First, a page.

They were written in a language the common man could manage and are indicative of Paine's liberal philosophies. Paine signed them with one of his many pseudonyms "Common Sense". The writings bolstered the morale of the American colonists, appealed to the English people's consideration of the war with America, clarified the issues at stake in the war and denounced the advocates of a negotiated peace.
The first of the pamphlets was released during a time when the Revolution still looked an unsteady prospect. Its opening sentence was adopted as the watchword of the movement to Trenton. The famous opening lines are:
These are the times that try men's souls: The summer soldier and the sunshine patriot will, in this crisis, shrink from the service of his country; but he that stands it now, deserves the love and thanks of man and woman.
The pamphlet, read aloud to the Continental army the night before the Battle of Trenton, attempted to bolster morale and resistance among patriots, as well as shame neutrals and loyalists toward the cause:
Tyranny, like hell, is not easily conquered; yet we have this consolation with us, that the harder the conflict, the more glorious the triumph.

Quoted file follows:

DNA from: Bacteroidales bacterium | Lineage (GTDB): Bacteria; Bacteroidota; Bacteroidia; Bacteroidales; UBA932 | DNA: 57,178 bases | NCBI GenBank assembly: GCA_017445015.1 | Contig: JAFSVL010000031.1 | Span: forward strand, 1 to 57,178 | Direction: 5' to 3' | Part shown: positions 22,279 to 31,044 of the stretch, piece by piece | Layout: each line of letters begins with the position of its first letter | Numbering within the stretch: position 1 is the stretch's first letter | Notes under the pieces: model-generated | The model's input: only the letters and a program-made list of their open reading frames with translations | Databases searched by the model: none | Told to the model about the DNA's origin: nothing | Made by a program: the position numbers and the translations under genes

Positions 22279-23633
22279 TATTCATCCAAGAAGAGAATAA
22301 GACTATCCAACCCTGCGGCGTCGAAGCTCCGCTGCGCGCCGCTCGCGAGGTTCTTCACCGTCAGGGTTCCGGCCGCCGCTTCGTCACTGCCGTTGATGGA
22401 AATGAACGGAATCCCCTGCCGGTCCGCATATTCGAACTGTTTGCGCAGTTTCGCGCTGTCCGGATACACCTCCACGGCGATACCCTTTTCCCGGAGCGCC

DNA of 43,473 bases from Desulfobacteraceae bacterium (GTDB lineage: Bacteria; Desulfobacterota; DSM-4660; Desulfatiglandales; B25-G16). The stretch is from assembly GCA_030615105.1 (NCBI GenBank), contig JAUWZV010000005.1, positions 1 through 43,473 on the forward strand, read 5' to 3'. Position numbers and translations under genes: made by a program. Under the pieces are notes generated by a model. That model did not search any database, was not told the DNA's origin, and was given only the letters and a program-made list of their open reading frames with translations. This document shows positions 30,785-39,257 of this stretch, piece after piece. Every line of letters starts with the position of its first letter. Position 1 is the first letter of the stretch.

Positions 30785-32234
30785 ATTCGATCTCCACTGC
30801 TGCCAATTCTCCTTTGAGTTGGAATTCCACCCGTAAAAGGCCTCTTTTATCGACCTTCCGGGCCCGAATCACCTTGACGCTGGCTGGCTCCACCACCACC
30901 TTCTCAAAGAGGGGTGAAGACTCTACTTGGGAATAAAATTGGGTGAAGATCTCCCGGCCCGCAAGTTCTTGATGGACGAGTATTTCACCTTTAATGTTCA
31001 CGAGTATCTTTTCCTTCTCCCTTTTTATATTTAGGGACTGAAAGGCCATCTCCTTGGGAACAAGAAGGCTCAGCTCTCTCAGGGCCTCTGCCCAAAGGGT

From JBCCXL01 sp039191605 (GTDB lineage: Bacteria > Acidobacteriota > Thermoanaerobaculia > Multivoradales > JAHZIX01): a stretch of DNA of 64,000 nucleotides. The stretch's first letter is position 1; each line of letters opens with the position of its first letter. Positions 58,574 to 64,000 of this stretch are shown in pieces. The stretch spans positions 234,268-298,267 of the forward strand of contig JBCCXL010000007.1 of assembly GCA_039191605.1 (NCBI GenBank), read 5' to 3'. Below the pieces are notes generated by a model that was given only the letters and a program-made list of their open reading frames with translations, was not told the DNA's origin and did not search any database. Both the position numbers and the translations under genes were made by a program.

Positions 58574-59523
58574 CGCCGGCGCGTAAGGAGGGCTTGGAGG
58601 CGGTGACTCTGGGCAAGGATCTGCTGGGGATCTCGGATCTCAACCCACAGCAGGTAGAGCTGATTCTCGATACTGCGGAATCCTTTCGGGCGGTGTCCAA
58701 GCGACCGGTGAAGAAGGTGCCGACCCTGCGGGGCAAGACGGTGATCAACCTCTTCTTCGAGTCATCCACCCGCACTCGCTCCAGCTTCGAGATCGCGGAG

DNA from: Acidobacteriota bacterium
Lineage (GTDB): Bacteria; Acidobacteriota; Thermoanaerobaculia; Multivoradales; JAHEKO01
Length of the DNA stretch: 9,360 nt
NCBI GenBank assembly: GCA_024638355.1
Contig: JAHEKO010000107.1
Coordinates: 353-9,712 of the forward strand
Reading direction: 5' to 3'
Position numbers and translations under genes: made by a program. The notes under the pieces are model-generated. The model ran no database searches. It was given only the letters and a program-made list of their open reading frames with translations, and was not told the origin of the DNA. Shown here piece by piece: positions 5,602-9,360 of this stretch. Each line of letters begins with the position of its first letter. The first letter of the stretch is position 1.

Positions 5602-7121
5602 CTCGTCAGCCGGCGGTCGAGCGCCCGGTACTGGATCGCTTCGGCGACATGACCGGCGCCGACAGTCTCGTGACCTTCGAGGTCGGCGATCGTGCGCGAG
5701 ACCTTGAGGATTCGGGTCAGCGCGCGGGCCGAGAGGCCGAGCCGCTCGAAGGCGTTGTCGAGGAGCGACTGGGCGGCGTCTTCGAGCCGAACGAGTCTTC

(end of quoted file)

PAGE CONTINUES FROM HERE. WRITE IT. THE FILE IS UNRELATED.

Along with the patriotic nature of The American Crisis, it displayed the strong religious beliefs that provided additional rationale for a religiously and socially conservative continent, inciting the laity with suggestions that the British are trying assume powers that only God (the Deist notion of God, not the Christian) should have. Paine sees the British political and military maneuvers in America as "impious; for so unlimited a power can belong only to God." Paine states that he believes God supports the American cause, "that God Almighty will not give up a people to military destruction, or leave them unsupportedly to perish, who have so earnestly and so repeatedly sought to avoid the calamities of war, by every decent method which wisdom could invent".
Paine takes great lengths to state that Americans do not want force, but "a proper application of that force" - implying throughout that an extended war can only lead to defeat unless a stable army was composed not of militia but of trained professionals. But Paine maintains a positive view overall, hoping that this American crisis can be quickly resolved; "For though the flame of liberty may sometimes cease to shine, the embers can never expire."
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